by Bryony Doran
What if he were to bottle it, go AWOL
on this last weekend home before Afghanistan?
Would they hunt him down like an escaped convict,
take him to the Glasshouse, lock him in the dark
and when he’d served his sentence, let him
walk away with a dishonourable discharge,
two legs and the rest of his life?
As I read through the anthology of poems, written by a mum who has first hand experience of seeing a son, her only child, go off to war, I can’t even begin to put into words the emotions her words evoke. I feel myself welling up as I read, taken through the past on a tour of her thoughts and memories.
Bryony has a way of writing that makes her poetry accessible. And I have been drawn into her world in a way I’ve never done before with poetry. She makes herself vulnerable, lets the reader in to the quiet worry and resignation of dealing with her sons decision. It’s all set against a backdrop of the everyday which makes it ever more poignant.
In particular her poem called Macaroni Cheese starts with:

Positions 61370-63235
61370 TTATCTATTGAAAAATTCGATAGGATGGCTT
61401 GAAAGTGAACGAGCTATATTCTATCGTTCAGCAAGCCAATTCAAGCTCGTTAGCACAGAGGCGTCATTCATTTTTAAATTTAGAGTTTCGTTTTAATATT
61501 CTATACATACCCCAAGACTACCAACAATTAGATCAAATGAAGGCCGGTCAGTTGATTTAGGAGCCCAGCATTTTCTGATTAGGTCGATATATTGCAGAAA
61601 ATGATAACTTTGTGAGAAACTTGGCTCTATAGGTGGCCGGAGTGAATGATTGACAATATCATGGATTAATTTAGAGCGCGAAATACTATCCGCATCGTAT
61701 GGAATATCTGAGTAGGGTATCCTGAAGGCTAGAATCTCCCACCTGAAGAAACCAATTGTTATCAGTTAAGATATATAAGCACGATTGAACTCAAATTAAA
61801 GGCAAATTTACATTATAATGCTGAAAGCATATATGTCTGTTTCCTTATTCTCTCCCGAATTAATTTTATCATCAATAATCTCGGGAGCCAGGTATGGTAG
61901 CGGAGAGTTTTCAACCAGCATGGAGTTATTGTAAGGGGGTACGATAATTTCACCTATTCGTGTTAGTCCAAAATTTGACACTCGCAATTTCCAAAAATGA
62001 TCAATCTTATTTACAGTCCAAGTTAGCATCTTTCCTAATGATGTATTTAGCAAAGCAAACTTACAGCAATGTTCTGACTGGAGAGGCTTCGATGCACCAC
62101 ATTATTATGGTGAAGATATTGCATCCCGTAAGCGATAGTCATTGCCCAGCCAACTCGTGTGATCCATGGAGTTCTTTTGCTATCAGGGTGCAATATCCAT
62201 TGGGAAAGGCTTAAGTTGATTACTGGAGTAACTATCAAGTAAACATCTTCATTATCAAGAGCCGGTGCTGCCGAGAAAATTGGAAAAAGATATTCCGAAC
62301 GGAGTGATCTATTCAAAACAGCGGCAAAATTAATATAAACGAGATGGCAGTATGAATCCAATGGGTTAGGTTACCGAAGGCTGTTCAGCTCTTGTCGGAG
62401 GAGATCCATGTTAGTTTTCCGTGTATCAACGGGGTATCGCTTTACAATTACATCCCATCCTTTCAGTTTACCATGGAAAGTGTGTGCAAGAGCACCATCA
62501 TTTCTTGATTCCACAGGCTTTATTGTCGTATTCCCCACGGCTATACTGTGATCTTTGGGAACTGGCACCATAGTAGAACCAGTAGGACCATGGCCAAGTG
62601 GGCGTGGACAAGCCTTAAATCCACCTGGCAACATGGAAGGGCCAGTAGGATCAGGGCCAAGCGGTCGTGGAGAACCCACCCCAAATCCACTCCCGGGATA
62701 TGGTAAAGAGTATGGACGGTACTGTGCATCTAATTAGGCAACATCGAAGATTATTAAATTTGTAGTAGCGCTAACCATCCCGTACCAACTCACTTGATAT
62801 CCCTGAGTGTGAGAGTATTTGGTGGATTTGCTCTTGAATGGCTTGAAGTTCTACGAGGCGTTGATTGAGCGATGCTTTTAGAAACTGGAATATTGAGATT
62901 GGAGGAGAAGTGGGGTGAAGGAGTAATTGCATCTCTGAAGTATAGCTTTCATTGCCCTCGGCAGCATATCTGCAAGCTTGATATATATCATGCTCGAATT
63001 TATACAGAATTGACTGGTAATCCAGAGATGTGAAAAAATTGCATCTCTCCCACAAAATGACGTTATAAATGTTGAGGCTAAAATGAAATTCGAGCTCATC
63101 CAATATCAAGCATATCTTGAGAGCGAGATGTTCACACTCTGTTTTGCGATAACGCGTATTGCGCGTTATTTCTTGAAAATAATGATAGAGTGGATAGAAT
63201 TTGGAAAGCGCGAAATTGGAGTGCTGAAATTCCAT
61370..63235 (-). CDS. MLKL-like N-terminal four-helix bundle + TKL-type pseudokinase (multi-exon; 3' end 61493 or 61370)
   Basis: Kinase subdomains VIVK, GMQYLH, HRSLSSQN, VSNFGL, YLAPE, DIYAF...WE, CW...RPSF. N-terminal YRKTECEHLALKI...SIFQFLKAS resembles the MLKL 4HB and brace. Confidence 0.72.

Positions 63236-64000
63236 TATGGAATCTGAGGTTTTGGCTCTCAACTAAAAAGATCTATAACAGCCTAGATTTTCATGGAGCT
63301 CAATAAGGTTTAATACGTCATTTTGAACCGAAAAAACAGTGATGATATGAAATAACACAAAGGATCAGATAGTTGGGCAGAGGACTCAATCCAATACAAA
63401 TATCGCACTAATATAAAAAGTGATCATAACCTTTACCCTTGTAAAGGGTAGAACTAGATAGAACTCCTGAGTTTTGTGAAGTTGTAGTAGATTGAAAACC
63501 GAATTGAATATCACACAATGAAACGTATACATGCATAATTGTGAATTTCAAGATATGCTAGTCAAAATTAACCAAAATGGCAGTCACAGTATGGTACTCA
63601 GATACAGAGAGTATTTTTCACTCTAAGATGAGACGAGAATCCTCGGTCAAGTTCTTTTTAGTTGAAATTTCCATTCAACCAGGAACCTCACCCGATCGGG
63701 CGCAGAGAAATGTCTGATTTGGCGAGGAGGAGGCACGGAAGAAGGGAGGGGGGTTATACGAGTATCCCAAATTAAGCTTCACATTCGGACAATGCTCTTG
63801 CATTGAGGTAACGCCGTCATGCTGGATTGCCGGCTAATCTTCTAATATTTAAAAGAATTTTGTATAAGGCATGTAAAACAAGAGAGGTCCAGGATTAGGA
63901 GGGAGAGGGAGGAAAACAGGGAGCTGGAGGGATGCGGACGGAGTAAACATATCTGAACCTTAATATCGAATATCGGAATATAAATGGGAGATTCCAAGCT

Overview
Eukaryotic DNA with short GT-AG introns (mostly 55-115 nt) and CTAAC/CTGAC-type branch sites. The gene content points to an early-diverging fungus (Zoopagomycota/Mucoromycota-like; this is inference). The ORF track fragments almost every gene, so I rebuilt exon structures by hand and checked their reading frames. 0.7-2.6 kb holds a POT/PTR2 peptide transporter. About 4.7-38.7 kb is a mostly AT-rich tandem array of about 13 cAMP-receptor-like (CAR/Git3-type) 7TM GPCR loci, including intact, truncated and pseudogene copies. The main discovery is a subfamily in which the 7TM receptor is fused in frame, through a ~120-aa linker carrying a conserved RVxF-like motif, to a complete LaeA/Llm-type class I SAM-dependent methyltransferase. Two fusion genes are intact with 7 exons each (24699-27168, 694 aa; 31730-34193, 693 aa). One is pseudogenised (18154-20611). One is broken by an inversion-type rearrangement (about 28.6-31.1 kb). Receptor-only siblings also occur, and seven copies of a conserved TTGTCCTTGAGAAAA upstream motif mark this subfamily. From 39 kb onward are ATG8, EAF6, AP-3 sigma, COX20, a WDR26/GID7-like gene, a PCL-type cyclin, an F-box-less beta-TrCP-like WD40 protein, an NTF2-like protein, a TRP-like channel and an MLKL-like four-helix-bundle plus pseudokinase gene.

‘For his last meal he asks for a simple dish,
one you always made when he was ill as a child.’
These simple sentences, void of the obvious emotional words, catapult me into the weight of his request. And the emotional reaction I can only imagine her feeling whilst trying to outwardly display a calmness she doesn’t feel.
It’s all too easy for us to focus on our lives right here, right now. Bryony’s poems give a glimpse into the lives of those whose loved ones serve their country abroad, in dangerous circumstances. And with that glimpse comes a bit more understanding of some of the struggles many parents and spouses face.
Her anthology is titled Bulletproof and is part of a book of poems from four authors called Home Front. I also had the privilege of photographing Bryony for the release of the book.
It’s always a joy to spend time with her. She brings a warmth and ease to our shoots together. So here are just a few of my favourite photos of this very talented writer, author and poet.